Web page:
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A GOOD NAME.
A good name is rather to be | loving favour rather than silver chosen than great riches, and and gold.
SOME aim at the reputation of being learned, and others, of being brave. The scholar, the soldier, and the politician, disregard the toil and self-denial which may be necessary to secure their favourite objects. It is even possible that men may be proud of their infamy, and seek notoriety in wickedness. Above all others, it is the prevalent desire of men to secure the distinctions of wealth, and to have their names associated with hoarded thousands.
All these may attain their objects of pursuit, but does the acquisition secure happiness ?
Alas! no. The learned, the brave, the affluent, and the great, are the marks at which envy and malignity aim their shafts, and their distinction often becomes the source of their bitterest annoyance. Besides, none run in the career of mere worldly ambition, without sinning against God; and this entails self-accusation and painful disquietude.
A good name, however, that is, a reputation founded on benevolence and goodness, is rather to be chosen than great riches. It is a high and ennobling distinction for a man, that “he does justly, loves mercy, and walks humbly with his God.” Ilow much more fra
grant the name of a Howard or a Wilberforce, than that of a Cæsar or a Napoleon! Even in the humbler walks of life, a good name may be acquired by him, whose heart overflows with love for his neighbour, and whose conduct is ever governed by principle. The upright, compassionate, benevolent, disinterested, and sincere, secure an esteem, which all the hoarded treasures of the covetous could not purchase. Wealth may be acquired by accident or fraud, but a good name only by virtue. How sweet the possession! It implies virtues which must be associated with tranquillity of mind, and a conscience void of offence to God and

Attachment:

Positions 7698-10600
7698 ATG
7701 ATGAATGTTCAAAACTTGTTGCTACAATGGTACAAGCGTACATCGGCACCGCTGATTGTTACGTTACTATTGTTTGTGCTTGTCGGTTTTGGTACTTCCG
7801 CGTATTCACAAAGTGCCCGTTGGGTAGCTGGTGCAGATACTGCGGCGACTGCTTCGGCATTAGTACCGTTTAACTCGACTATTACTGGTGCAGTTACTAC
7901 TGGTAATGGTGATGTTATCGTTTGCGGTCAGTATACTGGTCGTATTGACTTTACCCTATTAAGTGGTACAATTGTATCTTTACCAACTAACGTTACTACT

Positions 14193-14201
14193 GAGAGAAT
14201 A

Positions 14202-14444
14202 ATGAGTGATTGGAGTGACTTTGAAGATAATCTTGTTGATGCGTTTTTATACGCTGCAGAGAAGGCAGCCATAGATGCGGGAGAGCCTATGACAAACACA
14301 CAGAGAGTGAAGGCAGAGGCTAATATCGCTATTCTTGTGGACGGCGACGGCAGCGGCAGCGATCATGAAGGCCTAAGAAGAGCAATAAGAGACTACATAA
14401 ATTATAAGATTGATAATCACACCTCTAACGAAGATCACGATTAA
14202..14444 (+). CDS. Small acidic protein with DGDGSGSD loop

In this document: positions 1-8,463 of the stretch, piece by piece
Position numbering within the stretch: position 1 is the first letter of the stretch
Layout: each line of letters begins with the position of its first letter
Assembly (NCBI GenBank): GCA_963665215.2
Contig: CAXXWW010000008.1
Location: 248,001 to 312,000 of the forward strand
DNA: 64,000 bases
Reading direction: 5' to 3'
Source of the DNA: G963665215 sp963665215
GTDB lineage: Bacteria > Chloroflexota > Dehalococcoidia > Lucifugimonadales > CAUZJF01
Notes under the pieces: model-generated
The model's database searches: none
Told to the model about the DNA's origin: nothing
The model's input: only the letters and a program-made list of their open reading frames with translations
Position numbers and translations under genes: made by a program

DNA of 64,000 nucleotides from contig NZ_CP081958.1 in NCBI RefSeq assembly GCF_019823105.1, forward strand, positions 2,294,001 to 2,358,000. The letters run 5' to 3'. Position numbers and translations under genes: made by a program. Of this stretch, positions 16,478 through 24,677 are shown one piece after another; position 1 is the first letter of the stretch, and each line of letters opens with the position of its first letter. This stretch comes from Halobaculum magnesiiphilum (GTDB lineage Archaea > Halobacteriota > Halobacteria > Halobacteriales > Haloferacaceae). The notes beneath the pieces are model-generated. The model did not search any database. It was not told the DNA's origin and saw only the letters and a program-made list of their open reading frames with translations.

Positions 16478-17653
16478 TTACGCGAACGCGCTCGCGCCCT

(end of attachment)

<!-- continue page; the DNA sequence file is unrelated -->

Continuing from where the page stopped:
O, how should youth strive to lay the foundation for such a reputation! How should they avoid every thing which might bring on it the slightest tarnish! It would be to them a priceless treasure, and yet, one false step may for ever put the acquisition beyond their reach.
My soul, let thy distinction be that thou lovest God supremely and thy neighbour as thyself. Pity and relieve the wretched; walk circumspectly towards them that are without; in thy slightest actions be careful to furnish no occasion for gainsaying or reproach ; avoid the imputation of meanness, selfishness, and covetousness; secure the approbation of conscience in all things, and whilst a sojourner on earth, let it be - seen that thy absorbing desire is to promote the glory
of God, and the best interests of thy fellow men. Let it be thy aim to be a lover of God, and a lover of
Then shall thy name be as precious ointment poured out.
HUMILITY AND PRIDE.
BETTER is it to be of an hum- The Lord will destroy the ble spirit with the lowly, than to house of the proud : but he divide the spoil with the proud. will establish the border of the
When pride cometh, then com- widow. eth shame: but with the lowly A man's pride shall bring him is wisdom.
low : but honour shall uphold Pride goeth before destruc- | tbe humble in spirit. tion, and an haughty spirit be- Surely he scorneth the scornfore a fall.
ers: but he giveth grace unto Every one that is proud in the lowly. heart is an abomination to the An high look, and a proud Lord : though hand join in hand heart, and the plowing of the he shall not be unpunished.